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One last, but important, job is to pop round to the neighbours house for the evening.  He popped his head over the fence this morning and it occurred to me that if I could properly explain what I was hoping to achieve he may be more forgiving.  Overall it seems to have gone well and he seems happy.

Planning permission

Having decided that I’m going to build an RV-7 the next question is where to build it. Overwhelmingly, the consensus among other builders is to build it at home so the family can get involved.

Building it in a single garage is do-able, but another of the strong suggestions is to enjoy the space you work in. This really only leaves one other option.  Build a workshop!

So I started searching eBay and Google.  Wooden workshop?  Metal Workshop? Prefab or build it myself?

After seeing the prices of these buildings I figured it wouldn’t be much more to build it out of brick.  The benefit of brick is that it won’t, hopefully, rust or blow away in the wind.  As the project can take up to 10 years to complete then a solid workshop is a must.

So now that I’ve decided on brick, and at home, I need to decide where exactly to build it.  Pretty quickly there is only one real choice, the end of the garden.  Luckily we have a pretty big garden and this workshop won’t have too much an impact.  It can also serve as a winter hangar for the RV which could also save hangar fees in the future. It will also reduce the amount of mowing required!

Having decided all this it’s time to think about planning permission.

Visiting the planning portal suggests that planning permission is not required and this development is covered under the ‘Permitted Development Rights’ rules.  That’s nice, but I think I’ll still apply to the planning permission department at the council for their opinion.  Will be nice to have it in writing officially.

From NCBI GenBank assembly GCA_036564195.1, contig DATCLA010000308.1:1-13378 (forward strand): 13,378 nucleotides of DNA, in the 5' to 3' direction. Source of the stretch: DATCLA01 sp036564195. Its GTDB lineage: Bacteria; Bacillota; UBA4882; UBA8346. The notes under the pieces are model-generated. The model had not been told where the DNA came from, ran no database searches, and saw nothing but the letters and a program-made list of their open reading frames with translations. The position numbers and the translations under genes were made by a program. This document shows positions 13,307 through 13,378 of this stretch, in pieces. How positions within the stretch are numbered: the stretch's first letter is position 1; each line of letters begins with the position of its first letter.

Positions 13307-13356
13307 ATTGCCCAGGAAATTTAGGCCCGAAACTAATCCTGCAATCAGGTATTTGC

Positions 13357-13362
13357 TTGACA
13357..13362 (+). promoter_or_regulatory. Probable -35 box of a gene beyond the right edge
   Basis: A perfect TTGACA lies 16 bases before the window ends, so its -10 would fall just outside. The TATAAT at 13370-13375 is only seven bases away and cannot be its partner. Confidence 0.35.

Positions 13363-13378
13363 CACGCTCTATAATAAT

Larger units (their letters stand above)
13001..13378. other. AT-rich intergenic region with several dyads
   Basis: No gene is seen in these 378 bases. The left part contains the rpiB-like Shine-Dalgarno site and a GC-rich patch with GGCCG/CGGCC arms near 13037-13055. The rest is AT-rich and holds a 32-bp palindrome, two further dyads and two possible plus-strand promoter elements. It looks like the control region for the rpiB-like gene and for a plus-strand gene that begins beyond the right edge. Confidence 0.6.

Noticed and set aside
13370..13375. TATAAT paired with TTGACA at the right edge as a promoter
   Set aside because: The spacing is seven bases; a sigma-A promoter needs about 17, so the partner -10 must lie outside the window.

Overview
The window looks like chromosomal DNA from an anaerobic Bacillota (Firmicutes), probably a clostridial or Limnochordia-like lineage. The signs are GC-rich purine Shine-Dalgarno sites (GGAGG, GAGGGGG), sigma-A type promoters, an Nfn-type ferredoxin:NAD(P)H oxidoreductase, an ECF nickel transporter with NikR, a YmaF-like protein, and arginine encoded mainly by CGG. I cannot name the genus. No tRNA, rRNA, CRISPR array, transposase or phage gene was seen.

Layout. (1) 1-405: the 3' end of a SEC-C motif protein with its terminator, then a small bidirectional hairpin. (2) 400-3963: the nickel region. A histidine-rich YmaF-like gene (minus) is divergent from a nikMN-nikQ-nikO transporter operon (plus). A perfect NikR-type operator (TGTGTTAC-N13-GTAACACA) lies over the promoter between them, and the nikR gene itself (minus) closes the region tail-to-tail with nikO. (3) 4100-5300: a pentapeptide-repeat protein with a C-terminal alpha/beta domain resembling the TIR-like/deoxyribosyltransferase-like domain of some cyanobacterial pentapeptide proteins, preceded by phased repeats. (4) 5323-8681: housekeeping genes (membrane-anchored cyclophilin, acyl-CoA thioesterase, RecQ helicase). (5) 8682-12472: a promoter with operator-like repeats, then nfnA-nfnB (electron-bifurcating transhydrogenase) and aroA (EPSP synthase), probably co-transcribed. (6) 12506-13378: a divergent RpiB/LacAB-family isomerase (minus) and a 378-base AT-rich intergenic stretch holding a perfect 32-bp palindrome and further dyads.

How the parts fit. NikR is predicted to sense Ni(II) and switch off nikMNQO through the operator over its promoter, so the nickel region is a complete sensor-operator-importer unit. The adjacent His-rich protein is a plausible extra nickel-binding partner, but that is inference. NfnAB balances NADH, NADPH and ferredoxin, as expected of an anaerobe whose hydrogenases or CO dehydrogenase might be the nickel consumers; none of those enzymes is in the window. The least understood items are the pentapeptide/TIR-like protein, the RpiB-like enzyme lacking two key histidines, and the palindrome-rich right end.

The great thing about the planning portal is that you can apply for planning permission right there online.  So I spent the weekend drawing up plans with the kids and obtaining all the necessary site plans at the right scales.  Finally finished the application and sent it in around 10pm on Sunday evening.

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So now we wait for their response.

Preparing for ordering

The Vans Aircraft Company are based in Oregon, USA which means that, as we are based in the UK and are technically ‘importing goods’, we normally have to pay import duty, VAT & transaction fees.  Luckily there are a few ways that I’ve found to save some money.  Start as I mean to go on, eh!

End Use Relief

The first thing to do is to apply for End Use Relief with HMRC.  Providing the aircraft is for personal use and not intended to be sold on for profit it (and parts for it) qualifies for End Use Relief.  Unfortunately this does not include the tools required to build it, but hey ho, anything is better than nothing.

I completed form C1317 and sent it off to HMRC.

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I believe there is a simplified procedure but I haven’t yet tried it.  As I understand it you simply ask Vans Aircraft to write the following on the outside of the packaging.

PARTS FOR CIVIL AIRCRAFT – COMMODITY CODE 8803300010 – CPC 40 00 028 – EU 9999/999/99

Then when the goods arrive in the UK the couriers should complete and submit form C88 (SAD) on your behalf and not charge you import duty.

VAT

The couriers will, however, calculate and charge you VAT based on their estimate of the value of the goods.  There is not a lot you can do about this and it MUST be paid or the goods will not be delivered.

Transfer Fees

These are the fees charged by your bank or credit card company for paying in Dollars.  Thankfully someone warned me about this BEFORE I made my first purchase.  Once I investigated I realised that I could have been stung for some serious fees in the £100’s!!!  I was definitely not about to let that slip.  Some research on the forums threw up a recommendation for transferwise.com who specialise in transferring money abroad.  I have to say they have been fantastic in every transaction I’ve done so far.  Highly recommended.

So that’s all the ‘financials’ worked out all I need to do is actually order the kit once I get my end use relief number.